By Ashley Lodato

A Boy Scout troop from Spokane wins the intrepid spirit award for Presidents’ Day weekend. A dozen scouts and their leaders drove over from the east side for a hut trip in the Rendezvous, arriving at the Gunn Ranch trailhead at 10:30 p.m. They then faced a 10-kilometer ski up to Gardner Hut, in soft conditions, with a light mist falling. They stepped into their bindings without a whimper, and made their way upwards, arriving at the hut somewhere around 2 a.m. and settling in for a well-deserved rest.

Just imagine skiing into an unfamiliar place in the mountains under cover of total darkness (as their headlamps had been sent ahead in the gear haul, they put their skis in the tracks and stayed the course), tucking into bed, and then awakening at the top of the Rendezvous, looking out over snow-capped Gardner and the Sawtooths, with a river of fog down below in the valley. That first morning was one that many of them probably won’t forget.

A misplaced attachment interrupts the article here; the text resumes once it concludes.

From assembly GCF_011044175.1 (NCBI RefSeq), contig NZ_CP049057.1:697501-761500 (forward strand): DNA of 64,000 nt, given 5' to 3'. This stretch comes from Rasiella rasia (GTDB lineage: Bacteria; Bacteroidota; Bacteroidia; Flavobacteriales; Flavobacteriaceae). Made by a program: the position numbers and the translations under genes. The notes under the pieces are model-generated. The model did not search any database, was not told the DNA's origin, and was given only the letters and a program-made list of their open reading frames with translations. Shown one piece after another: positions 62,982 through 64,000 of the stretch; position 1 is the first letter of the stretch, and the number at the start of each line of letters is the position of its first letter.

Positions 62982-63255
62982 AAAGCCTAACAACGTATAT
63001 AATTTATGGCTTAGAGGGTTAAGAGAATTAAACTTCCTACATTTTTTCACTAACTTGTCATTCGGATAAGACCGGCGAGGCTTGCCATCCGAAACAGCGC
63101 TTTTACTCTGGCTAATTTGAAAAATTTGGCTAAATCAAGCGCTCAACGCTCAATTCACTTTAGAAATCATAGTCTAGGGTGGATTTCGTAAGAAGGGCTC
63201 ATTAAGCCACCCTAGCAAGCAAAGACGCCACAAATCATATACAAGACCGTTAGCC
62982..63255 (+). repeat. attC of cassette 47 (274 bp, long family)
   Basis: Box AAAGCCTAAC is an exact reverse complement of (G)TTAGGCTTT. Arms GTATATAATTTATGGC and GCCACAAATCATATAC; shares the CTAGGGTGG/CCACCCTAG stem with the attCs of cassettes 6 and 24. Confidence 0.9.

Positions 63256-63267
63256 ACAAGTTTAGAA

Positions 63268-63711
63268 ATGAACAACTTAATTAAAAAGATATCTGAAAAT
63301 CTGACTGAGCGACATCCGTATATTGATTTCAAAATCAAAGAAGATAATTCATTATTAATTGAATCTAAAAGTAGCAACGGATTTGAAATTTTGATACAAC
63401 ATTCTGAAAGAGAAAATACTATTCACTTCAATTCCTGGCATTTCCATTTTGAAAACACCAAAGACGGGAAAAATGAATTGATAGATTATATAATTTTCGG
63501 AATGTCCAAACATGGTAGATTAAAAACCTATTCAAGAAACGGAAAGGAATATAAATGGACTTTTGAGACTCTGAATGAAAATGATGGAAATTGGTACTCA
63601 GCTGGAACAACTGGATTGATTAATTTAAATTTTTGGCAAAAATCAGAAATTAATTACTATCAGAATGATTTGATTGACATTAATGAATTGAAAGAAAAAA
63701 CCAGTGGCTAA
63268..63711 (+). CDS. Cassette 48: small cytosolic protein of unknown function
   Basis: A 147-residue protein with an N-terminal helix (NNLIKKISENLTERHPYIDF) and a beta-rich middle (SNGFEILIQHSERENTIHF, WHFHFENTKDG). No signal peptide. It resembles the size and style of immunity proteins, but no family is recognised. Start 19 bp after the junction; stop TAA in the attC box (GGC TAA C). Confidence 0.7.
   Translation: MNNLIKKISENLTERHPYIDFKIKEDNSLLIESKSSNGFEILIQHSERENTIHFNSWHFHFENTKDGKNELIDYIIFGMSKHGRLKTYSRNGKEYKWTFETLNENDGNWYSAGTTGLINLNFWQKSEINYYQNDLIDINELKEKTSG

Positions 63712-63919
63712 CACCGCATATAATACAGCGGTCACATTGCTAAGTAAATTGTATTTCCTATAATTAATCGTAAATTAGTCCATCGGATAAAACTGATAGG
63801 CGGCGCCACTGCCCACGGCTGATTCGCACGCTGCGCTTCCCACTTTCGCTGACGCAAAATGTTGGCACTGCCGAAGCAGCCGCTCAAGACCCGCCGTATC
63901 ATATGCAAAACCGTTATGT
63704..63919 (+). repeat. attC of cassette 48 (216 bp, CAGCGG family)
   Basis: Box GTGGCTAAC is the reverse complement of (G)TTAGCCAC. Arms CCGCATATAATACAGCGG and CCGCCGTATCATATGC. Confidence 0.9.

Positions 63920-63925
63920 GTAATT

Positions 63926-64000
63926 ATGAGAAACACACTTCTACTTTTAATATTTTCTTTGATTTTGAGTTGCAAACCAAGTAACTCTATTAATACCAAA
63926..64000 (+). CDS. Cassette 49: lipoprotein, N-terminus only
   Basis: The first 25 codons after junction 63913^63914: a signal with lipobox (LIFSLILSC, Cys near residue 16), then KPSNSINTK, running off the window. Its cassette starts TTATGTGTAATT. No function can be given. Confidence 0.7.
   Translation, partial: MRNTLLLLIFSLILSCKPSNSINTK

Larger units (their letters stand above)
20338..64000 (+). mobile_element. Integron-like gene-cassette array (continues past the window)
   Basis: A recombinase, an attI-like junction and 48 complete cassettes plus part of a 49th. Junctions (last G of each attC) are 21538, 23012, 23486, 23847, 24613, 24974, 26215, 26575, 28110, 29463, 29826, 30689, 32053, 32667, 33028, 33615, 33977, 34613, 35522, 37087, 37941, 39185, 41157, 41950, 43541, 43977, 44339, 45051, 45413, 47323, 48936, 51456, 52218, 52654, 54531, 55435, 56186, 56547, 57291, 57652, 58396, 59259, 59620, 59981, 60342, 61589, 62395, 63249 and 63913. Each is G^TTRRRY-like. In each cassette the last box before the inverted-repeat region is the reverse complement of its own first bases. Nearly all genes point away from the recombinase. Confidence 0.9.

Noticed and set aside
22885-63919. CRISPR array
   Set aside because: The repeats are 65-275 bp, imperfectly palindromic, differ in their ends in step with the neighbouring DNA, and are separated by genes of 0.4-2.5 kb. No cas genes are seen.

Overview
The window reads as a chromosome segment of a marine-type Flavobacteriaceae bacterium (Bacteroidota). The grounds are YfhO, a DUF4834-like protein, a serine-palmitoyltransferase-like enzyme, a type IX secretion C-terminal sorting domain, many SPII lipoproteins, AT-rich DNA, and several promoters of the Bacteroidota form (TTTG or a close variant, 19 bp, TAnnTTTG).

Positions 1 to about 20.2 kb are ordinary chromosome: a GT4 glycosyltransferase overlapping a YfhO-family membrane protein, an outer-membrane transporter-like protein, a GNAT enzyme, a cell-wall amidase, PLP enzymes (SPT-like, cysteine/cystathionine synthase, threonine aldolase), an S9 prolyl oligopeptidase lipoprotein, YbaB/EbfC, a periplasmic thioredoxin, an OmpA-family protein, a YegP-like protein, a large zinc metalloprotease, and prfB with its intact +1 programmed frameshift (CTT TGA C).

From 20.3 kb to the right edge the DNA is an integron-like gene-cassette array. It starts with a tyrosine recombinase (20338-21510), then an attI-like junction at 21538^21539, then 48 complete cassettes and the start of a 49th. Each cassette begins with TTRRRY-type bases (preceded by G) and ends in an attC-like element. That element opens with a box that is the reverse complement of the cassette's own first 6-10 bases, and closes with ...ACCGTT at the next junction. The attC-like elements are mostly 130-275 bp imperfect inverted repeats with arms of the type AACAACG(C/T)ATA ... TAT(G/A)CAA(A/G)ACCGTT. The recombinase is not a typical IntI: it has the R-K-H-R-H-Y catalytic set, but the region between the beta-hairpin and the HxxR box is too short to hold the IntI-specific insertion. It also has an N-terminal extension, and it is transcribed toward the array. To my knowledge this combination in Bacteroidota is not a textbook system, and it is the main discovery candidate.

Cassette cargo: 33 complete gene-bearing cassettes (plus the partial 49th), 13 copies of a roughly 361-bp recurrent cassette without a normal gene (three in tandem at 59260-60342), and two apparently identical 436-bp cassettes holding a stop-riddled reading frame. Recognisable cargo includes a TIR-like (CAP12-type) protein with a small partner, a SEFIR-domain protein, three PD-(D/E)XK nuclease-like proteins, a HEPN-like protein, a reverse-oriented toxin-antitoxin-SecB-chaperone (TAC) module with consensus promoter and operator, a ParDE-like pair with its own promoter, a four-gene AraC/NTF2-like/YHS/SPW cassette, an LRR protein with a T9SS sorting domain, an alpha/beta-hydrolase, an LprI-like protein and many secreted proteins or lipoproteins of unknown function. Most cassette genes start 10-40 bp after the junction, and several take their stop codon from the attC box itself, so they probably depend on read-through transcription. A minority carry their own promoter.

A few weeks ago my fourth-grader woke up and hobbled down the stairs, clutching the railing and groaning with every step. “I’m so sore!” she moaned. I asked her what from, thinking maybe a rigorous ski team workout or a test in PE class was the source of her pain. “Music class!” she answered. “Music class?” I repeated. “Jeff Monahan was the sub,” she explained, and all became clear. (For those of you who don’t know him, in addition to being a state-certified teacher who is working as a substitute, Jeff is also a total fitness buff who runs a CrossFit gym and is well-known for incorporating calisthenics into many subjects.) Serendipitously, the rhythm of music can be experienced quite handily through push-ups and squats, with the only price of this unforgettable lesson being a few days of stiffness.

Nobody likes to think about dying, but we all know it’s inevitable. One approach to death is to simply ignore its inexorability, but Methow At Home has a better idea: get informed and get empowered. Thus on Thursday (Feb. 18) at 4 p.m. at the TwispWorks Education Station, Methow At Home and the Lookout Coalition are presenting a film screening of Speaking of Dying, a short film dedicated to the idea that we can all have a better death. The idea is to think and speak openly about the end of life, before a crisis renders it impractical or impossible for you to make your own choices. All are welcome to attend.

PREVIOUSLY, IN WINTHROP